Pielke destroys the notion that global warming has made hurricanes or tropical storms worse by noting that from 1926 to 1969, a period of 44 years, there were 14 category 4 hurricanes that made landfall. From 1970 to 2017, or 47 years, there have been just four. If anything, if you were a global warming advocate and being honest, you'd have to say that higher temperatures have caused the number of severe hurricanes hitting the U.S. to decline by 70%.

All of the news shows, newspapers, news websites and magazines will be peddling the same shamanistic nonsense: Global warming is to blame for everything nasty in the natural world, but especially for the brutal hurricanes that occasionally rip into our coast. But the facts show it just ain't true.


Revisiting wind turbine impacts

Erroneous recent calculation highlights need to assess renewable energy sustainability claims

Paul Driessen

It’s amazing, though hardly surprising, how quickly some used Hurricane Harvey’s devastation to claim that fossil fuel emissions are driving catastrophic climate change and weather. Their proffered solution, of course, is to replace those fuels with “clean, sustainable, renewable” energy.

I’ve criticized this supposed solution many times, on multiple grounds. Unfortunately, a hasty numerical calculation for a recent column was way off base, and readers properly chastised me for the error. I just blew it, using megawatts instead of megawatt-hours to derive the number of wind turbines … and amount of land … it would take to replace the world’s 2016 electricity entirely with wind energy.

My conclusion that it would require 830 million turbines and twice the land area of North America was thus off by embarrassing amounts. However, my reviewers offered many “correct” numbers.

Their turbine totals ranged from 2 million to 4, 10 and 12 million; their acreage figures from 0.5 to 40, 60 and even 247 per turbine. Total acreage for all the turbines ranged from the size of France or Texas – to half of North America. Energy scholar Cork Hayden graciously provided analytical aid.

Bottom line: Assumptions are key – about turbine size; number, location and extent of good wind sites; ability to actually erect turbines on those sites; wind turbine capacity factor, in average hours per day of electricity generation; duration and quality of wind power per year, especially as turbines proliferate into increasingly poor wind areas; and power generation needed to charge huge battery arrays to ensure reliable electricity during multiple windless days (2, 7, 14 or more) when turbines provide no power.

Another variable, of course, is the amount of electricity that is to be replaced by wind. In 2016, the world used 25 billion megawatt-hours (MWh) of electrical energy, generated by fossil fuel, hydroelectric and nuclear power stations, with minor contributions from wood (biomass) and trivial amounts of wind and solar. Year-round average power generation was 2.85 million megawatts (MW) or 2.85 terawatts (TW) – compared to zero generation in 1881.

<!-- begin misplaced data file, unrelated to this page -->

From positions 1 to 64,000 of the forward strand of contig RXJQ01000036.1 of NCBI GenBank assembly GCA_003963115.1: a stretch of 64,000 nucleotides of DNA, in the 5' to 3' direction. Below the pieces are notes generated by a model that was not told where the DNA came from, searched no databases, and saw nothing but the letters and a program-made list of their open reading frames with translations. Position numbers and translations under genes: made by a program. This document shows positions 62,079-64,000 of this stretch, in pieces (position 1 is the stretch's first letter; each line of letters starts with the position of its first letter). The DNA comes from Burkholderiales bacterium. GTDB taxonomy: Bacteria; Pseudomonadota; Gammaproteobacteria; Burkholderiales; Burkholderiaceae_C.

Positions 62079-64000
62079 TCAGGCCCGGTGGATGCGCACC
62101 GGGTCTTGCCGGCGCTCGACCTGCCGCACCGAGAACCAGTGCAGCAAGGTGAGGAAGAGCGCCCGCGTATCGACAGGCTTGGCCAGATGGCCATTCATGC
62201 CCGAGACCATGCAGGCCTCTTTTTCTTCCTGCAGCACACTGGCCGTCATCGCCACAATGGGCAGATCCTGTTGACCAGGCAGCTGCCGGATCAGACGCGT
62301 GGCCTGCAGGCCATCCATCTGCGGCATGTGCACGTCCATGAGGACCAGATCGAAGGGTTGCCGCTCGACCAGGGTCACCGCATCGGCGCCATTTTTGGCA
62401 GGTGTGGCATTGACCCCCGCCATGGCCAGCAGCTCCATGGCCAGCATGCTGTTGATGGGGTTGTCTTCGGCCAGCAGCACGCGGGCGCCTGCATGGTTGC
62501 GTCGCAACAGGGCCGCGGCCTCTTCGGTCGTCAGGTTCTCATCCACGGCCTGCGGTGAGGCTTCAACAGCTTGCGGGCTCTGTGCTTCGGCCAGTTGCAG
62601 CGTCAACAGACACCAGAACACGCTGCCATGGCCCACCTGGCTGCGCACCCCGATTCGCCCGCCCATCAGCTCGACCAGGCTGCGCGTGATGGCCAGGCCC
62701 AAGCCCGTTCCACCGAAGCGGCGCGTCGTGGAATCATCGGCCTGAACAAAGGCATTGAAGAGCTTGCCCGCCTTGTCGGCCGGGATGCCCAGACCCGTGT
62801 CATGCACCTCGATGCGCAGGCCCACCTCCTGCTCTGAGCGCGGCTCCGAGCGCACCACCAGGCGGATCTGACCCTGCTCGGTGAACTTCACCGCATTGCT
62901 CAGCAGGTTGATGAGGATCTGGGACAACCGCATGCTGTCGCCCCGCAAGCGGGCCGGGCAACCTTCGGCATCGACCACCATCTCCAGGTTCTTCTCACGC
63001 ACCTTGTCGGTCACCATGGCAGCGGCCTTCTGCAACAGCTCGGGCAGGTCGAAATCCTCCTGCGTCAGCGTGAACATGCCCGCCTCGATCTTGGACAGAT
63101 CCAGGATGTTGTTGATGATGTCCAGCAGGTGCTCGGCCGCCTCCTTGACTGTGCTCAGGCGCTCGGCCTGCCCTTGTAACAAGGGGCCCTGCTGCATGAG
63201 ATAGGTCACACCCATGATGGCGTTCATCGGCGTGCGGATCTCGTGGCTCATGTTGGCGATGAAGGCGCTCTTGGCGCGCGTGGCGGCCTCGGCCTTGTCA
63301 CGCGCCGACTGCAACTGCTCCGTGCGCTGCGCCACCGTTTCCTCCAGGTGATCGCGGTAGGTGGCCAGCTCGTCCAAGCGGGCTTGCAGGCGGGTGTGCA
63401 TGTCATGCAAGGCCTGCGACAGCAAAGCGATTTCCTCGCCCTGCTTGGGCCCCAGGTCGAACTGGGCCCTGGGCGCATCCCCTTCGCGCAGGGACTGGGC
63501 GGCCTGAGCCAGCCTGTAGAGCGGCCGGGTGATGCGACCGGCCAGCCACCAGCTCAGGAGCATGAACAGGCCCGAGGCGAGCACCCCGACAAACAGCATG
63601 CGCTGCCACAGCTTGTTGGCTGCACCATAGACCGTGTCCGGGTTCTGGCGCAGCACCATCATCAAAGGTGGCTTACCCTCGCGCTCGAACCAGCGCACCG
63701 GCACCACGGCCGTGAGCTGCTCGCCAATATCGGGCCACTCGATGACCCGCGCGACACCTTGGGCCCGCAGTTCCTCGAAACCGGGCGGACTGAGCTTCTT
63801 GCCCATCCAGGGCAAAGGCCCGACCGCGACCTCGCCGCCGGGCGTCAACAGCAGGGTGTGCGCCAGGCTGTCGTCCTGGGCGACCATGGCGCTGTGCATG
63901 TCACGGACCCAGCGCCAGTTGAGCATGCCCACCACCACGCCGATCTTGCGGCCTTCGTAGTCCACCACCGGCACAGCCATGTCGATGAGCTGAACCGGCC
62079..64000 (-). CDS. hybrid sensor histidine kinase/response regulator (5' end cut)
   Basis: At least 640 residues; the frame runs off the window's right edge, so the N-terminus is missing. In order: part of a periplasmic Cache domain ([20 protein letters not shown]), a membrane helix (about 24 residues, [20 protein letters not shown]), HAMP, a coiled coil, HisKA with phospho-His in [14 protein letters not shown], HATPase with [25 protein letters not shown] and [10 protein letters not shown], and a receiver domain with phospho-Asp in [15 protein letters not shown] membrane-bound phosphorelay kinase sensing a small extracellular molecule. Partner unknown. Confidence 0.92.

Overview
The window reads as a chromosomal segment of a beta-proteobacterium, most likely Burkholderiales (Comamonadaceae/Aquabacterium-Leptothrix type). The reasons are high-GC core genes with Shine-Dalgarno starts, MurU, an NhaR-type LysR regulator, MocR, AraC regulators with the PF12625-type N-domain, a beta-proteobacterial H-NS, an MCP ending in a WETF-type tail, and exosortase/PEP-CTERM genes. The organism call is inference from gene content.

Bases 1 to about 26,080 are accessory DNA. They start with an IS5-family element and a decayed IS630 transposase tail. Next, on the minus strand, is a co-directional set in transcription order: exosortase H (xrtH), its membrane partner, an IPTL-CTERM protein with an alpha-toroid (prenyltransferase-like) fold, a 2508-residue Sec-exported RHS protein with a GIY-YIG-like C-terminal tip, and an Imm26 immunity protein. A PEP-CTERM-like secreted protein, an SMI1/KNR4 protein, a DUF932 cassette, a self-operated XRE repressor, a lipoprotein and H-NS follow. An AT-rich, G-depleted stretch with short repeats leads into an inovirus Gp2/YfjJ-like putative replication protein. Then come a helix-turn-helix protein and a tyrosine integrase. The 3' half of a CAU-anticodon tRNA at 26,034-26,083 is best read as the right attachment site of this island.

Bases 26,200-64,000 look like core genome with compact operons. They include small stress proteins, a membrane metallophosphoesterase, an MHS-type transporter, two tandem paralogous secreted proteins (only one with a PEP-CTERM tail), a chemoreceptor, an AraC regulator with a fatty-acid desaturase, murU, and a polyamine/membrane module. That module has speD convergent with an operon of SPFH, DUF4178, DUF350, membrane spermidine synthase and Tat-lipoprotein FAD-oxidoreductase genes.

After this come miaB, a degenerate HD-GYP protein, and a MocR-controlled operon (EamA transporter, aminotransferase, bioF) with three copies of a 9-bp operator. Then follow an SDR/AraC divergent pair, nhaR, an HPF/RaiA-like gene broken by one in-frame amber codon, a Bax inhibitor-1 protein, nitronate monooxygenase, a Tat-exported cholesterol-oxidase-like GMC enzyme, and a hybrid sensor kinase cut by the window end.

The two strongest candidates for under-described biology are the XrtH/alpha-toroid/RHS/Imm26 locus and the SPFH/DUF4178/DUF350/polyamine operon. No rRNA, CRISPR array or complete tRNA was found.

Electricity makes our industries, jobs, travel, communication, living standards, health and safety possible, and demand will certainly grow as more nations electrify, and more vehicles are battery-powered.

Here are my fundamental assumptions: Wind turbines replace 100% of today’s 2.85 TW global electricity generation, by some future date – as many activists and politicians insist we must (and can) do. Turbines are all 1.8-MW nameplate power. Average turbine capacity factor gradually falls from 33% to 16.5% as the best wind sites are utilized, and much poorer sites must be developed.

(In the USA many of the best wind sites are off the Washington-to-California and Maine-to-Georgia coastlines, and in the Great Lakes, where water depths and powerful local opposition would make it impossible to install many turbines. Onshore turbine size is limited by the size of blades that can be hauled by trucks on winding roads. The same situation would likely apply around most of the globe.)

Further assumptions: One-third of turbine output powers society; two-thirds charge batteries that provide power for 48 of every 72 hours that wind is not blowing. And winds always cooperate with that scheme – always arriving just in the nick of time, as batteries are depleted, and never disappearing for more than two days, even during sweltering summers or frigid winters when demand soars but winds disappear.

Of course, most of these assumptions exist only in the realm of fairies, pixie dust, green energy utopia and easy number crunching. They are meant to initiate important analyses and debates that climate alarmists, renewable energy proponents, legislators and policy makers have never conducted.

Using these assumptions, generating 25 billion megawatt-hours would require 1.6 million 1.8-MW turbines functioning at full 1.8-MW capacity in strong winds, all day, every day, with no worries about storage. If they operate only eight hours a day (33% engineered capacity), we just use electricity when it’s available, instead of when we need it. But that’s terribly inconvenient and disruptive.

So we employ the Dr. Hayden system, instead. We erect 4.8 million turbines that operate steadily for eight hours, sending one-third of their electricity to the grid and two-thirds to batteries. That would yield 8 hours of direct power while the wind is blowing (33% capacity factor) – and let us draw power from the batteries for the next 16 hours, until the wind regularly picks up again. “I love magic,” he says.

That clearly won’t work. We really need at least 48 hours of storage – and thus three times as many turbines, under a similar arrangement, but providing more flexibility, to recognize unpredictable wind patterns and the likelihood of two windless days in a row. We’re up to 14.4 million 1.8-MW turbines.

Want a bigger safety net? To assure against seven windless days? 50 million turbines should do it.